On January 6, 1941, Jeannette Rankin attended a Joint Session of Congress just days after being sworn in to a second term in the House. Representatives and Senators of the new 77th Congress had gathered to count the electoral college vote. A mere 30 minutes after completing that duty, Members of Congress listened to President Franklin Roosevelt's address about the war in Europe and the looming threat to America.
For Rankin, who’d first entered Congress 24 years earlier at the opening of the 65th Congress in 1917, the scene must have been familiar—war clouds gathering on the horizon, a dramatic presidential address, and a whirl of press attention, much of it paid to her return and, remarkably, still focused on her gender.
This time, Rankin was not the only woman in the House of Representatives. Six women joined her at the start of the Congress: Frances Bolton of Ohio, Mary Norton of New Jersey, Caroline O’Day of New York, Edith Nourse Rogers of Massachusetts, Margaret Chase Smith of Maine, and Jessie Sumner of Illinois. (Veronica Boland of Pennsylvania and Katharine Byron of Maryland both won seats in special elections later in the Congress.)
In addition to the Congresswomen on the House Floor, a number of high-profile female guests attended the Joint Session. First Lady Eleanor Roosevelt was accompanied by a mysterious woman, whose regal appearance led many in the House Chamber to crane their necks and ask, “Who’s that woman with Mrs. Roosevelt?” She turned out to be Crown Princess Märtha of Norway. “The First Lady leaned over innumerable times to chat with the Crown Princess, and obviously was explaining to her some points of procedure in a joint session,” newspapers reported.
Lucinda Rayburn, sister of Speaker Sam Rayburn of Texas, arrived early. “Miss Lou” remained excited throughout the afternoon, charming onlookers with her enthusiasm. Alice Roosevelt Longworth, widow of late Speaker Nicholas Longworth and relative of the President, took a seat on the House Floor, along with her daughter Paulina.
“Looks like the women have taken over the place,” a journalist huffed as he entered the Press Gallery before President Roosevelt’s address. Perhaps the women visitors were inspired by Rankin, Rogers, Norton, and other Congresswomen. The Washington Post recorded that “the ladies had their share of the seats and plenty of attention, as the joint Congressional session got under way in a blaze of klieg lights.”
The many women in the chamber got reporters buzzing in admiration of, and occasional surprise about, their presence. One Washington Post article about the afternoon was titled, “Norse Princess, First Lady and Envoys' Wives Make Dazzling Assembly as Congress Opens.” The Christian Science Monitor carried an article with the shocked title, “In Congressional Spotlight: Why, Look! It's the Women!” Much of the reporting focused on the Congresswomen’s clothes. (Black ensembles with an orchid corsage or pearls were trending.)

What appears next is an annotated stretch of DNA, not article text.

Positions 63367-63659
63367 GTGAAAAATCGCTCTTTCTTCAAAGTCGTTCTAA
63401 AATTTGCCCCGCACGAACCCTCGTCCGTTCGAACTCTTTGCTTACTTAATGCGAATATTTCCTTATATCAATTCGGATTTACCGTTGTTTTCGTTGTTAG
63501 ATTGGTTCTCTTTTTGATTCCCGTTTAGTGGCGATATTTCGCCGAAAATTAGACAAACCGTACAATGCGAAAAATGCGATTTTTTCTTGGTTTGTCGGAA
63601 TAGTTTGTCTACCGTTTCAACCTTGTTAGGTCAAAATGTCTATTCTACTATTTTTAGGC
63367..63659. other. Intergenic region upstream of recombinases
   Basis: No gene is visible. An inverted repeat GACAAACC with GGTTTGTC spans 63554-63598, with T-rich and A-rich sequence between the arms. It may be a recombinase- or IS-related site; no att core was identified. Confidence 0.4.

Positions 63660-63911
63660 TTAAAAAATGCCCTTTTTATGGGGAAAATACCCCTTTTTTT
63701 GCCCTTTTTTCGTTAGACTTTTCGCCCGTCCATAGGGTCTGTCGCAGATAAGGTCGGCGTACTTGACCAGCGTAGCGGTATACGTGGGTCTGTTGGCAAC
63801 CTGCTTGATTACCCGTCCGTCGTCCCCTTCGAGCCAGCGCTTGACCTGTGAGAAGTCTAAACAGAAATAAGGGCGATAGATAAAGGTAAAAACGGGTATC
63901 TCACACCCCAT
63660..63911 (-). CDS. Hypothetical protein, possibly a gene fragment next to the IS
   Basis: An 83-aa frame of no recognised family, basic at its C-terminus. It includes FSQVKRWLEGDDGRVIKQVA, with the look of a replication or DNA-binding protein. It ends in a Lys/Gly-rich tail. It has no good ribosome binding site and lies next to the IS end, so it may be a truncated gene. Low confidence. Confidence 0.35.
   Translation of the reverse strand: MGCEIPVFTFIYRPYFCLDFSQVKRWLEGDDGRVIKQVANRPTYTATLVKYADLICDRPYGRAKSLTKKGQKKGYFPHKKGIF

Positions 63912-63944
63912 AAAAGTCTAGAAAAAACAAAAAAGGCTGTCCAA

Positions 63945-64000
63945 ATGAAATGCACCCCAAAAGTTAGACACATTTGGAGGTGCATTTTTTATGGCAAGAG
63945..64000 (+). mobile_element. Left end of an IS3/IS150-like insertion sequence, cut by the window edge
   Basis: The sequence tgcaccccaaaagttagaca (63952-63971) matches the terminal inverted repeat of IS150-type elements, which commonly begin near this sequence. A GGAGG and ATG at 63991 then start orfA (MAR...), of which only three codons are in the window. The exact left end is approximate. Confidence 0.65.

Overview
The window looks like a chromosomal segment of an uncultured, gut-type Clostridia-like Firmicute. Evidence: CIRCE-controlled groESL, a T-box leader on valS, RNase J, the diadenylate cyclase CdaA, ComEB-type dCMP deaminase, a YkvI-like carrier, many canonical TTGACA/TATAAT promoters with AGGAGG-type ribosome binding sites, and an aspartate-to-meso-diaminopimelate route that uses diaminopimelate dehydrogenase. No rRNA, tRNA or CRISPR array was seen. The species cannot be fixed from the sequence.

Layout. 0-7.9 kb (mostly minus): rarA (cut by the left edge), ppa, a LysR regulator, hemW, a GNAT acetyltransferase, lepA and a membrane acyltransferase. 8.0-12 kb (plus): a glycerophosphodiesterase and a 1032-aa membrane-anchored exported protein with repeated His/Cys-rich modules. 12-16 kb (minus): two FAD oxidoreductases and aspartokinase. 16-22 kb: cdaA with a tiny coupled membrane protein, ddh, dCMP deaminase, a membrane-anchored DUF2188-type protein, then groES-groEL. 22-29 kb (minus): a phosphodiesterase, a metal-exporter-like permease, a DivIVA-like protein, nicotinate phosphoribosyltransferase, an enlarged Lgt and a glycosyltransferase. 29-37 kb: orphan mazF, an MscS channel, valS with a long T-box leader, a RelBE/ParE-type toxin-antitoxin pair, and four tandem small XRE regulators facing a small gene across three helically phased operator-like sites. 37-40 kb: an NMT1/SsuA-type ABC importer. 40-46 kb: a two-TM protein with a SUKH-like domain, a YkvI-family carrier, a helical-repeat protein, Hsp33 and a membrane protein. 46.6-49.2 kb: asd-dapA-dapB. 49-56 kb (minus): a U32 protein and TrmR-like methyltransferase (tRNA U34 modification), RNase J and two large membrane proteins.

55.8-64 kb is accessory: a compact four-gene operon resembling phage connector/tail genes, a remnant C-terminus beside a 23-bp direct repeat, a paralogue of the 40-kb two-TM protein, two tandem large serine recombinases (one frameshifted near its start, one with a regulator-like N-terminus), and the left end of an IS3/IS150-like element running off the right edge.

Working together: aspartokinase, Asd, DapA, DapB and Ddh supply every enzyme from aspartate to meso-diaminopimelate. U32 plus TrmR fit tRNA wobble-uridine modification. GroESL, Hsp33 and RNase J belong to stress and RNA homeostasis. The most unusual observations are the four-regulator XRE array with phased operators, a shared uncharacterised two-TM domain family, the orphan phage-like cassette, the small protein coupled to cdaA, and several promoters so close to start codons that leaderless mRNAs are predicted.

Some newspapers illustrated the Joint Session and the President’s notable speech with photographs of the Congresswomen, rather than images of the President. News photographers took several snapshots of Rankin with Bolton, Norton, Smith, and Rogers after the Joint Session. One, in the House Collection, shows the women smiling and talking. The Boston Globe hammed it up with a similar photo, entitled, “Congressional ‘Coeds’ Go for a Stroll.” The image of the Congresswomen served as the illustration for an article about Roosevelt’s address. The Christian Science Monitor ran a photo of the five Congresswomen, called, “the Feminine Touch to the 77th Congress.” In the photographs, the humor and friendship between the women Members is palpable. Bolton and Rogers smile at one another. In other photographs of this moment, Norton, Smith, and Rogers light up with laughter.
In 1917, Rankin was the first woman elected to Congress. At the time, she was the first and only woman in the House. The press and the public paid her attention not only because of her politics, but also because of her gender. Back for her second term, Rankin was no longer the lone woman. “There is nothing unusual about a woman being elected,” she said. Although Rankin and the other Congresswomen might not have found it unusual anymore, gender continued to take the spotlight.
Sources: Washington Post, January 7, 1941; Boston Globe, January 7, 1941; and Christian Science Monitor, January 7, 1941.
In honor of the 100th anniversary of the election and swearing-in of the first woman in Congress, we will publish a series of blog posts about the early women Members and the changing role of women in the institution. Check back each month through 2017 to see the latest posts.Follow @USHouseHistory